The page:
The number of prosecutions for cyber crime fell in the UK last year as under-resourced police struggled to tackle the growing security threat, according to a leading law firm.
Reynolds Porter Chamberlain (RPC) said there were only 57 cyber crime prosecutions in 2016, down from 61 in 2015. It’s the first time prosecutions have fallen this decade and comes despite the UK experiencing 1.9 million computer misuse crimes in 2016, RPC said.
Use of encryption and proxy servers now make it “enormously challenging” for the police to track the perpetrators, or to locate where they are operating from.
Many cyber criminals active in the UK are based overseas, often in jurisdictions such as Russia or the Baltic states, RPC said. Therefore, even if individuals were identified, it would be virtually impossible for police in the UK to secure prosecutions against them.
The UK only has around 250 specialist cyber crime police officers and this lack of resources has exacerbated the problem, the law firm said.
This situation makes it more important that businesses have in place “robust and comprehensive” cyber insurance policies, to mitigate the costs of a cyber attack, which could result in the loss of critical data, customer details or other sensitive material.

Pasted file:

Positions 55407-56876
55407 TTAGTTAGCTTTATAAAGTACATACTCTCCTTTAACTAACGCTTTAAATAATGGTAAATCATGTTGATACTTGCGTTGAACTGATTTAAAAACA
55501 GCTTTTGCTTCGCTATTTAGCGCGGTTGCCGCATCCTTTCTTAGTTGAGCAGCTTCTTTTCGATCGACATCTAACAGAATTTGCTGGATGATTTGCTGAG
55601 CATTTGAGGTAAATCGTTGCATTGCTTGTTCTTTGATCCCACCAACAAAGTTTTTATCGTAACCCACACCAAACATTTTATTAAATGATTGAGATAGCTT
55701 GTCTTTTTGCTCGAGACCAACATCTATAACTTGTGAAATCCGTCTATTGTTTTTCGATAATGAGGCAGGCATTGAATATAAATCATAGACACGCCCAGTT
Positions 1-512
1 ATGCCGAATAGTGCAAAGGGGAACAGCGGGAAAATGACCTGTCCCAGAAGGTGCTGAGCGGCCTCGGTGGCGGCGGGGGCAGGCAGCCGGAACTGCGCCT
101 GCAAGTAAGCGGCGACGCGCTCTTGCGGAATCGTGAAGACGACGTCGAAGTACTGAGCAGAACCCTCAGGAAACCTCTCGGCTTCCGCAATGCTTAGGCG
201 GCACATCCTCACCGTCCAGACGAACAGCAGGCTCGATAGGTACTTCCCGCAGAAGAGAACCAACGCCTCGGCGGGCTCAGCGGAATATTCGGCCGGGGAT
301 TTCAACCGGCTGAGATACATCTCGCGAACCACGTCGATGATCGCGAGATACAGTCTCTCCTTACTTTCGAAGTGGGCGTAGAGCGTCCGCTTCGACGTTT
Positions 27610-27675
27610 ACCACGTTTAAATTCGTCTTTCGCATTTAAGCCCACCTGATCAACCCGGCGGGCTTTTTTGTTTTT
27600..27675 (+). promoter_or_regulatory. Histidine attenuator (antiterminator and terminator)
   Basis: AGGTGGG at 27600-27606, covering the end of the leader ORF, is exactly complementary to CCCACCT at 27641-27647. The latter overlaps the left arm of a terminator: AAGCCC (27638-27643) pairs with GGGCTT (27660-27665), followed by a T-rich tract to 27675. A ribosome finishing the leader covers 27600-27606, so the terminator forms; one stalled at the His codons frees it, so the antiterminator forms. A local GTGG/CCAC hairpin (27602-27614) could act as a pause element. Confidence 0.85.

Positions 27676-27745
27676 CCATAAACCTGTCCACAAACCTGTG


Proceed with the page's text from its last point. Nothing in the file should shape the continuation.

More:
Recent Government research found that nearly half of all UK businesses suffered a cyber breach or attack in 2016, with costs estimated to be tens of billions of pounds.
Those costs could be set to spiral further when new data protection rules come into force in less than a year’s time. These will mean businesses face increased fines for data security breaches.
Richard Breavington, a partner at RPC, said: “Given the resources they have to work with, it’s unreasonable to expect the police in the UK to be able to track down cyber criminals for whom covering their tracks electronically is often trivially easy.
“Businesses operating without insurance coverage against potential cyber risks are playing with fire – the consequences can be severe for those who fall victim to cyber criminals.”
Neil Hare-Brown, chief of STORM Guidance, a cyber risk advisor, said cyber criminals “are able to target UK victims with relative impunity”.